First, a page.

Cork Midsummer Festival roundup:  Lisa McInerney, grow-house art and cutting-edge percussion  

Crosstown Drift, Day-Crossing Farm, and Bangers & Crash provided live experiences in the first week of the festival 
Cork Midsummer Festival roundup:  Lisa McInerney, grow-house art and cutting-edge percussion  

Lisa McInerney in the gardens of the Butter Exchange for Crosstown Drift, as part of Cork Midsummer Festival. Picture: Bríd O'Donovan.

Crosstown Drift – Lisa McInerney 

 These days, there's one major criterion to judge whether an event is well-run or not: what's the situation with the toilets? It's the first item on the agenda for the organisers' pep-talk outside the Butter Exchange before we set off on a stroll through the city in the company of Lisa McInerney. Practicalities sorted, off we go down Shandon Street and along the North Mall to St Vincent's steel bridge, around by the Marsh, onto the Coal Quay, before crossing the river to the north side again. 

At various stops along the way, McInerney reads from  The Rules of Revelation - the final part of her Cork-set trilogy – and rolls out anecdotes about her own time on Leeside, and how particular parts of the city tie into her writing.

All readings are from the voice of Maureen, a character we first met in The Glorious Heresies in 2015, a bit older and (possibly) wiser now: “What did men ever suffer? A bruised ego and the odd swollen ball?” 

It's all good fun, and a fine way to get reacquainted with both the books and seldom-visited corners of Cork. Indeed, the final stage of the journey is an enjoyable chat between McInerney and this paper's Eoghan O'Sullivan, hosted in the quasi-secret walled garden of the Butter Exchange.

The grass is bang on-trend in its uncut wildness, Shandon looms overhead as the ultimate symbol of the city,  and the washroom facilities are fantastic.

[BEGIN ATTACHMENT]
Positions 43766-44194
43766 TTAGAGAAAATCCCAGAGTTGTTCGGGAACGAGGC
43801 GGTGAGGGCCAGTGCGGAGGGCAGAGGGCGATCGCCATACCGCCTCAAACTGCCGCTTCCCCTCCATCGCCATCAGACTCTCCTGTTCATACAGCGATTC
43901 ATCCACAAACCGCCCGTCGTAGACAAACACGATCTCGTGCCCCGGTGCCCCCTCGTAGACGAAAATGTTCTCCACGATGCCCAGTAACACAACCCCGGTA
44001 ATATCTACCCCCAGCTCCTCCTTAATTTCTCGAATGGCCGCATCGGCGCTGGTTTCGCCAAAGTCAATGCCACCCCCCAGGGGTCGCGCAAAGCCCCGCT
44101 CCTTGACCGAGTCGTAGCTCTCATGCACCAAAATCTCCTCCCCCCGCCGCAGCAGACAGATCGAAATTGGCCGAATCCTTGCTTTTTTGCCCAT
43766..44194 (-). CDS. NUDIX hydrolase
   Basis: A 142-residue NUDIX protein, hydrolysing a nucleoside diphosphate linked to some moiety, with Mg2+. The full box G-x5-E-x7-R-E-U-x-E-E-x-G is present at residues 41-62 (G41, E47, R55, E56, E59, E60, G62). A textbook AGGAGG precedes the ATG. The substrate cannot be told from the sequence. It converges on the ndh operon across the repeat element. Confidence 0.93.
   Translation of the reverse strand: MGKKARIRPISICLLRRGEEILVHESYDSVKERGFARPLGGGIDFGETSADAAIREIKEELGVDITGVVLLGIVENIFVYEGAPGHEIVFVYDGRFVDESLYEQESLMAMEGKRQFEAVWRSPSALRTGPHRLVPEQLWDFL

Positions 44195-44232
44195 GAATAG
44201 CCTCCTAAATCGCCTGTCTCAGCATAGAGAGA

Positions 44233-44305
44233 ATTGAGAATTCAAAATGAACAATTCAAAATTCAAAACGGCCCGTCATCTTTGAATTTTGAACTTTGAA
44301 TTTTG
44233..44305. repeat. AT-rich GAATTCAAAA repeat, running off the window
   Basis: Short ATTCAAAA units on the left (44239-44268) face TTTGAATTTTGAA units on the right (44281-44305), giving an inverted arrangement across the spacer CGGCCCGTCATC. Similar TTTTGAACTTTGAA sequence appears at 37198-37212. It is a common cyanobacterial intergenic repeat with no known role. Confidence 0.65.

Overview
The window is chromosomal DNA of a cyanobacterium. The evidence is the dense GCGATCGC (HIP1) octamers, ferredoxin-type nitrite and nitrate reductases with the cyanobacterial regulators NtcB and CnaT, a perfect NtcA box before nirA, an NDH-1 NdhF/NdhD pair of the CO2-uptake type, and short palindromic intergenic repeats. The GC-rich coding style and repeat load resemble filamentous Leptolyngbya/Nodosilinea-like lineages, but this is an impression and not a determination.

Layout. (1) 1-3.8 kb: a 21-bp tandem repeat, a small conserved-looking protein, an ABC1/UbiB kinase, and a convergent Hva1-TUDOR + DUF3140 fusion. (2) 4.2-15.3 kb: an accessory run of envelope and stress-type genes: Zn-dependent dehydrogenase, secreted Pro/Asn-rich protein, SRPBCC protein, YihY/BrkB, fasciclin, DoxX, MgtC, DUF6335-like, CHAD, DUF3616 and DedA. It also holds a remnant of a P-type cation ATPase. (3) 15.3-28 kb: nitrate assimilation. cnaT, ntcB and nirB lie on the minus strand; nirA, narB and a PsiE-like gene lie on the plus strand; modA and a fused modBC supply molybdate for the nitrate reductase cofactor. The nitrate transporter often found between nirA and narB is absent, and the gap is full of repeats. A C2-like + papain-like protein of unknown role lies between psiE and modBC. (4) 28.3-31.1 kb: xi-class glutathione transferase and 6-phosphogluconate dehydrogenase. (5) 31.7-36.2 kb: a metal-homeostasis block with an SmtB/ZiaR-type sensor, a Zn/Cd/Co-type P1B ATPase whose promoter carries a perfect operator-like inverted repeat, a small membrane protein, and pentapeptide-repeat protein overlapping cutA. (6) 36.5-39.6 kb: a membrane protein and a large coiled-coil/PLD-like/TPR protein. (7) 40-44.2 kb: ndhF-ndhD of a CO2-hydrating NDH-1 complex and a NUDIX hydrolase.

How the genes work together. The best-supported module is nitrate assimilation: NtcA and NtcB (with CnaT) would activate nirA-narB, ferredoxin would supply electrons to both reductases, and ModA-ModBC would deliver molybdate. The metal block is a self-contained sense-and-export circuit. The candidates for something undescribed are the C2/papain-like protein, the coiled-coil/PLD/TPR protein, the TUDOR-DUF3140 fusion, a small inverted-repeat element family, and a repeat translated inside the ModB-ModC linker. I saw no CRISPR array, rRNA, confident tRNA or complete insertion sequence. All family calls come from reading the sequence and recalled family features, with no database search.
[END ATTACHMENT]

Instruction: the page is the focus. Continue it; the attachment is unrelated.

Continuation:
Lisa McInerney in front of the Mother Jones plaque on John Redmond Street. Picture: Bríd O'Donovan
Lisa McInerney in front of the Mother Jones plaque on John Redmond Street. Picture: Bríd O'Donovan

The Day-Crossing Farm

 The live version of Marie Brett's art installation gets us off to an unsettling start. At the appointed meeting place, our foreign 'taxi-driver' argues down the phone before announcing we'll actually have to walk. He escorts us on the short walk to a building on South Terrace, where a door opens and we wander through the various rooms of the artist's representation of a cannabis grow-house.

In this large-scale production - in collaboration with filmmaker Linda Curtin, sound designer Peter Power, and lighting designer Sarah Jane Shiels - Brett is focusing attention on the trade's little-known connections in present-day Ireland to human trafficking and slavery. We don't meet any more actors, but outside some of the doors a pair of flip-flops represents the unfortunates forced to work in the cramped conditions, and we also catch glimpses of them on a CCTV screen.

The piece has already led to pockets of increased media attention on the subject it addresses, which is presumably a measure of its success.

  • The online version of the installation is available to stream until June 27 (€5)

 Bangers & Crash Percussion

The bulk of the audience sits on mats in the courtyard of Elizabeth Fort off Barrack Street, surrounded by the six musicians and their instruments. And what an array of instruments. Many of us might identify the bongos, congas and timpani, but would struggle to put a title on most of the other drums, boxes and dangling metallic sheets.

Alex Petcu with Bangers & Crash at Elizabeth Fort for Cork Midsummer Festival. 
Alex Petcu with Bangers & Crash at Elizabeth Fort for Cork Midsummer Festival. 

The contemporary pieces they perform might not be home-listening for attendees, but overall this is a fascinating aural and visual experience. As well as the banging and crashing the group's name suggests, we also get subtle moods and textures from the compositions by Amanda Feery, Tom Lane and sextet leader Alex Petcu. At one stage several of the musicians even have bows in hand as they draw melody from the cymbals. Energising and enjoyable. 

Cork Midsummer Festival 
Cork Midsummer Festival 

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